The Common Ground Food Co-Op hosted a cooking class offering not only savory recipes, but also ones that cater to sustainability and budget constraints. The Sustainability Fair, held at the Union, boasted a mosaic of booths and tables explaining the latest news and accomplishments of organizations on campus and in the community. The Electric Vehicles Club showed off the newest cutting-edge models available, complete with friendly members providing information on safety, speed, and practicality.
The Finale Celebration, held on Friday at the Art East Annex 2, showcased the new dance floor, designed and built by architecture and dance students from the former IMPE Gym 4 floor before the ARC renovation. Chef Benjamin prepared a delectable variety of seasonal fall dishes using local foods. Guests enjoyed hors d'œuvres such as Curtis Apple Orchard and goat cheese crostinis, filet de boeuf with caramelized onions and bleu cheese, a bruschetta bar with fresh spreads, a pumpkin cheese ball with apple slices, chocolate truffles and hot apple cider as they awaited the raffle drawing. Prizes were distributed to 39 lucky winners, the grand prize being a freshly finished bike from the Campus Bike Project.
Gear into Green
As the year continues, we all may find ourselves in a few traffic jams—juggling school, jobs, internships, activities and our general lives! Sustainability Week encouraged the community not to turn a blind eye to the environment in which we thrive. Keep in mind the processes behind being able to fuel up your car, take a shower, heat your room, and drink clean water. Keep track of the actions institutions like the University of Illinois take to preserve our environment. And most importantly, do your part. Get informed. Get involved. The light is green!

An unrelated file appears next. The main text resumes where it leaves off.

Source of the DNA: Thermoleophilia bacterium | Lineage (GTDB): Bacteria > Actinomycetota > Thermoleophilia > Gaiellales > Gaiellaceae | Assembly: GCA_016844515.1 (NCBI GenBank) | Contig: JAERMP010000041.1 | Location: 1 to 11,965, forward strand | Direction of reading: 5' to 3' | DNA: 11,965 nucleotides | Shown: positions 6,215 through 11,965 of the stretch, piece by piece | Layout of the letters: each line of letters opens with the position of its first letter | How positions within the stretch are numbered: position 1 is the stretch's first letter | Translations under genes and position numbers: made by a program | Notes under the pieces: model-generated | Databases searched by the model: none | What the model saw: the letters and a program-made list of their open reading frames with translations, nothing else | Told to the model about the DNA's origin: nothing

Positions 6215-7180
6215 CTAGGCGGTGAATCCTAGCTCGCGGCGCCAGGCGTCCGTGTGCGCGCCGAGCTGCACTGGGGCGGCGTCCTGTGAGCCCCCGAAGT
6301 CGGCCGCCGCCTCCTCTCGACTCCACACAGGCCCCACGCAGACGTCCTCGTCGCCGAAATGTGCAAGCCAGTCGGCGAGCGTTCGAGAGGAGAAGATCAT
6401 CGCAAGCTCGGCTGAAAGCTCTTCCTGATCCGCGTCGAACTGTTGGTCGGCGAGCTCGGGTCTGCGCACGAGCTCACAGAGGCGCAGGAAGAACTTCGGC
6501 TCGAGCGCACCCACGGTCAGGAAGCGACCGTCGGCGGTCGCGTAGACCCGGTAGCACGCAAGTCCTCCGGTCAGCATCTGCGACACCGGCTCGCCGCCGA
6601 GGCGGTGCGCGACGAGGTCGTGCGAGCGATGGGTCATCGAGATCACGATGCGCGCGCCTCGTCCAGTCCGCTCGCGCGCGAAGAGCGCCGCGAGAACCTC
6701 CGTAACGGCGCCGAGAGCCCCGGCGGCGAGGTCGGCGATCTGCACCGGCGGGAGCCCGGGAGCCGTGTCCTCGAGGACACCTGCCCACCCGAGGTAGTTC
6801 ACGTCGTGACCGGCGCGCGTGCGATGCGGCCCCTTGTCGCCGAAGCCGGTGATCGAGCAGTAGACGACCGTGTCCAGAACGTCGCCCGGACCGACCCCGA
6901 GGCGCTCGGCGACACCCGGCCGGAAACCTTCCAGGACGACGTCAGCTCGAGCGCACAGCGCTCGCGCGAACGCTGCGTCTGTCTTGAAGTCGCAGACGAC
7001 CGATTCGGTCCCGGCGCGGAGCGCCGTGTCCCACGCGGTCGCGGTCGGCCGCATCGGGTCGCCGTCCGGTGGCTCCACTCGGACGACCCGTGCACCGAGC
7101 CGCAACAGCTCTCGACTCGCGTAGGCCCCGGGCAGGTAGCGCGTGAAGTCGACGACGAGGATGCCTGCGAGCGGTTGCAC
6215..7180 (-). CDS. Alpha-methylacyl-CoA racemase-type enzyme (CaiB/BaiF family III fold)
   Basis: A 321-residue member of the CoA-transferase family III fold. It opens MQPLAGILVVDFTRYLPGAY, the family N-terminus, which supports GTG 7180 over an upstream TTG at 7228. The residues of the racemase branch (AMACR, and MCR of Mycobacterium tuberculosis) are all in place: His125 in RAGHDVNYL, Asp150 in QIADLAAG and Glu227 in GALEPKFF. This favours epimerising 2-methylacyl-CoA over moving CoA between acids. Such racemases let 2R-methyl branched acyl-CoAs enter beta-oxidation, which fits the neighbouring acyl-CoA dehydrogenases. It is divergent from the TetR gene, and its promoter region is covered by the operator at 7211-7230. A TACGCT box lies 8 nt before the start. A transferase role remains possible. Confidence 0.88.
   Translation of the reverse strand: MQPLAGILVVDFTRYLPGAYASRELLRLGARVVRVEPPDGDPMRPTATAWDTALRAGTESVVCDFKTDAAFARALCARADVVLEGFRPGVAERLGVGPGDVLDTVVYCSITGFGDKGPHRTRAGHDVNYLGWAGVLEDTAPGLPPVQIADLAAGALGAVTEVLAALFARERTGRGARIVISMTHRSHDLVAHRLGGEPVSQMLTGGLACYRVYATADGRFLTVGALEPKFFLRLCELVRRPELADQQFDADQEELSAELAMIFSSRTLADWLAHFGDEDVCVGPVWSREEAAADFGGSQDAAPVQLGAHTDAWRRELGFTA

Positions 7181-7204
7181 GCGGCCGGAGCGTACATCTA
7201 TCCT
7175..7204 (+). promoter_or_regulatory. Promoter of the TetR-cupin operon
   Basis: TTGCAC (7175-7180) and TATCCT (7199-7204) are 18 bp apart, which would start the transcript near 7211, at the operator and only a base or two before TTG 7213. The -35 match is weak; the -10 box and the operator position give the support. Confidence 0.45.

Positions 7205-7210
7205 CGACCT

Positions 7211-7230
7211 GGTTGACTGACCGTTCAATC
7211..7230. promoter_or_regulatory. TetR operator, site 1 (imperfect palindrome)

University of Illinois at Urbana-Champaign
MA European Union Studies 2012
BA French Commercial Studies, Communication 2010
University of Illinois Office of Sustainability, Graduate Assistant
Student Sustainability Committee Intern, Solar Energy
Sustainability Week 2010 Communication Coordinator
Videos from Sustainability Week 2010:
- Chancellor Robert A. Easter - Sustainability Week Kickoff
- John Passacantando - Part 1
- John Passacantando - Part 2
- Jeff Biggers
- Ikenberry Dining Hall Sustainable Practices
For the complete list of events, please click here.
- Associated Project(s):
Student Sustainability Committee (SSC) includes composting on list for proposed funding. Kevin Wolz assigned as SSC Intern “working at feasibility of composting.”
In last week of August 2010, The Daily Illini published an article focusing on the return from sustainability investment -- "Sustainability investment guarantees returns" -- https://web.archive.org/web/20101206070431/http://www.dailyillini.com/op...
Tim Hoss: Our First Green Hero